The Very Hungry Caterpillar Counting Experience

Description:

Read “The Very Hungry Caterpillar” then do some counting

Materials Required

  1. Book “The Very Hungry Caterpillar” by Eric Carle or watch the animation below (or do both)
  2. Household items to count – whatever you have (blocks, fruit, cutlery, pencils, toys)

Preparation

Read the book “The Very Hungry Caterpillar” by Eric Carle and/or watch the animation – Collect household items for counting up to 5 (or more).

Method (or Ideas)

  1. Read the book “The Very Hungry Caterpillar” by Eric Carle and/or watch the animation.
  2. As you read the story pause to allow your child to count the food items. Can they point to each item and count along with their finger?
  3. Encourage your child to name each food item.
  4. After reading the story, encourage your child to cover their eyes while you set up a number of household items to count.
  5. Say “ready to count”- then have children uncover their eyes and count the items in front of them.

Facilitation Tips – What To Say

  • What is this fruit called?
  • How many plums did the very hungry caterpillar eat?
  • How many oranges did the very hungry caterpillar eat?
  • Cover your eyes- no peeking. Are you ready to count?
  • How many cars can you see?
  • How many spoons do I have?

Extend the Experience

Encourage children to count up to 10 if they can.

Children could sort the counted items according to colour, size, material etc.

Draw pictures of each of the fruits (or search for printable templates) and then put these in the correct story sequence.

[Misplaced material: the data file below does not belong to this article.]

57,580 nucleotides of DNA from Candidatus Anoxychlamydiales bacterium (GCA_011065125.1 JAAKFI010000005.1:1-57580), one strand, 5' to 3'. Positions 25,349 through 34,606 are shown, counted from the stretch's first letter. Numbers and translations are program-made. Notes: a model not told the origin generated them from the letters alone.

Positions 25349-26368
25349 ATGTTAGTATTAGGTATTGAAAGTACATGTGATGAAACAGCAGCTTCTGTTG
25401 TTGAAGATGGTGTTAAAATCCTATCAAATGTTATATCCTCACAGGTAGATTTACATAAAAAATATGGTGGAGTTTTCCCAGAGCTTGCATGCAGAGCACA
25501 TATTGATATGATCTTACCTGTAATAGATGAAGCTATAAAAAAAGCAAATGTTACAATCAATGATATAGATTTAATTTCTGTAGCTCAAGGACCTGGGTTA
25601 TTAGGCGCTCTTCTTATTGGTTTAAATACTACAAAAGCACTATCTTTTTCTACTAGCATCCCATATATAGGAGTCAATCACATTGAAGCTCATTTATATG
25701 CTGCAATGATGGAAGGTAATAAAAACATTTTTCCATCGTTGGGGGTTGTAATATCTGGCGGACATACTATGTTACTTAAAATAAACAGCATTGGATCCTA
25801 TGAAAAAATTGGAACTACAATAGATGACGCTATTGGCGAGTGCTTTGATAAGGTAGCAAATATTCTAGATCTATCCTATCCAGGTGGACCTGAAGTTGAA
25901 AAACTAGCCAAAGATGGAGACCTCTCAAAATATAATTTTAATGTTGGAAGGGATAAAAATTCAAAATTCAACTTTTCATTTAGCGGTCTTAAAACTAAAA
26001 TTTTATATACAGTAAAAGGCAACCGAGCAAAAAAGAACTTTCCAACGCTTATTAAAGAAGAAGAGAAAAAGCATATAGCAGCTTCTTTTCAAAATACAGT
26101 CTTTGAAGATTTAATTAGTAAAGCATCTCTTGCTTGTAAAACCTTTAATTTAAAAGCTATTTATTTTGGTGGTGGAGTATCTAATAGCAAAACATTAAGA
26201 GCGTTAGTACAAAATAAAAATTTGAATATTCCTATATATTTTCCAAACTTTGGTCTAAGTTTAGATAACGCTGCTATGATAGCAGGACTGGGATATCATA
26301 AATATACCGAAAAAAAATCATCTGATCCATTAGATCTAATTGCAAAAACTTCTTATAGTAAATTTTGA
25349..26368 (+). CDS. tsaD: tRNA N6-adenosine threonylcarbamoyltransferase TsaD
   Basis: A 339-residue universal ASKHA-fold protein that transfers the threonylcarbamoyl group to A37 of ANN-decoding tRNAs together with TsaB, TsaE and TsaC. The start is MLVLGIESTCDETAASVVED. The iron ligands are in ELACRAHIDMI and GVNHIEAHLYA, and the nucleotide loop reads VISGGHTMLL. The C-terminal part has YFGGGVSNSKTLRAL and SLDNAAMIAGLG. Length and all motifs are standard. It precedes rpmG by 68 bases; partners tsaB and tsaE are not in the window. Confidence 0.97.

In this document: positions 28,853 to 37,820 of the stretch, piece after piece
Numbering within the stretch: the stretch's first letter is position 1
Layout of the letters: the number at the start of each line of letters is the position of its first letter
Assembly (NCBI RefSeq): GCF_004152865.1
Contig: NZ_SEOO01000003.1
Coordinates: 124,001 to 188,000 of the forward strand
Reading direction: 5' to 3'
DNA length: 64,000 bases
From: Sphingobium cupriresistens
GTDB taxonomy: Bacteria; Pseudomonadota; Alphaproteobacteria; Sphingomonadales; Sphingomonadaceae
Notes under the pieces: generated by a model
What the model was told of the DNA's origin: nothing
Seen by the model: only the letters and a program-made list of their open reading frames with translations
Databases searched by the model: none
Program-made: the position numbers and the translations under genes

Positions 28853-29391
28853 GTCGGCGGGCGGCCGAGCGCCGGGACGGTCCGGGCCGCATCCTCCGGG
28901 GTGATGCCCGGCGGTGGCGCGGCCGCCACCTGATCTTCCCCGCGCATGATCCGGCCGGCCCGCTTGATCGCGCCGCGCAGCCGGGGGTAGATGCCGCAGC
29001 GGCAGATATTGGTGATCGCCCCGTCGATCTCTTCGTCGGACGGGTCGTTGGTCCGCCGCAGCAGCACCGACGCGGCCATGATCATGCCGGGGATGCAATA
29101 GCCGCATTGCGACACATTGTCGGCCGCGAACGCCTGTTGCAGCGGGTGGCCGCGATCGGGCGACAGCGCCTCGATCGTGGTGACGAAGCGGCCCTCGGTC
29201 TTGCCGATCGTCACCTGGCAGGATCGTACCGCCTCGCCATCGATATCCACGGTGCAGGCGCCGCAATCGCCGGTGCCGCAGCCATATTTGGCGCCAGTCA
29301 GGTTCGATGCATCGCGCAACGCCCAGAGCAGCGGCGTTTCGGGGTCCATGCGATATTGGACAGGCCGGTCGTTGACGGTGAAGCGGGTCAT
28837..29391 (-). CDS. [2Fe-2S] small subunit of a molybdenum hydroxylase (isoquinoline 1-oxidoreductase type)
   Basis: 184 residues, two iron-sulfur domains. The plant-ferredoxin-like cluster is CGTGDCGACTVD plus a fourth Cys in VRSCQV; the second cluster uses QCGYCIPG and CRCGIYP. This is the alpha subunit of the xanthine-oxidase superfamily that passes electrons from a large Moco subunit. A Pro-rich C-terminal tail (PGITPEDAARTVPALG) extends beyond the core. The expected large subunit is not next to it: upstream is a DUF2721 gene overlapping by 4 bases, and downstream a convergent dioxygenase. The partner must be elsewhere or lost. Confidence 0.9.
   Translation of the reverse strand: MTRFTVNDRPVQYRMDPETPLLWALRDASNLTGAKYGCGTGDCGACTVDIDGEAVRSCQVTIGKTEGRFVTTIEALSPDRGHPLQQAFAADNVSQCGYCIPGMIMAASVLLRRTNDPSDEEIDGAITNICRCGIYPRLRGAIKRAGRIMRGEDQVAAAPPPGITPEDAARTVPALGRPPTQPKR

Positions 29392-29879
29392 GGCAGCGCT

Look at the lifecycle of a butterfly in the story – egg, caterpillar, cocoon, butterfly

WHO Guidelines for Physical Activity & Sedentary Behaviour

Go outside and search for caterpillars of butterflies – this will promote physical activity.

Early Years Learning Framework

Outcomes

  1. Children develop dispositions for learning such as curiosity, cooperation, confidence, creativity, commitment, enthusiasm, persistence, imagination and reflexivity
  2. Children begin to understand how symbols and pattern systems work
  3. Children engage with a range of texts and gain meaning from these texts

Principle

Principle 3: High expectations and equity. Children progress well when they, their parents and educators hold high expectations for their achievement in learning.

Practice

Practice: Intentional teaching. Intentional teaching is deliberate, purposeful and thoughtful. They use strategies such as modelling and demonstrating, open questioning, speculating, explaining, engaging in shared thinking and problem solving to extend children’s thinking and learning.

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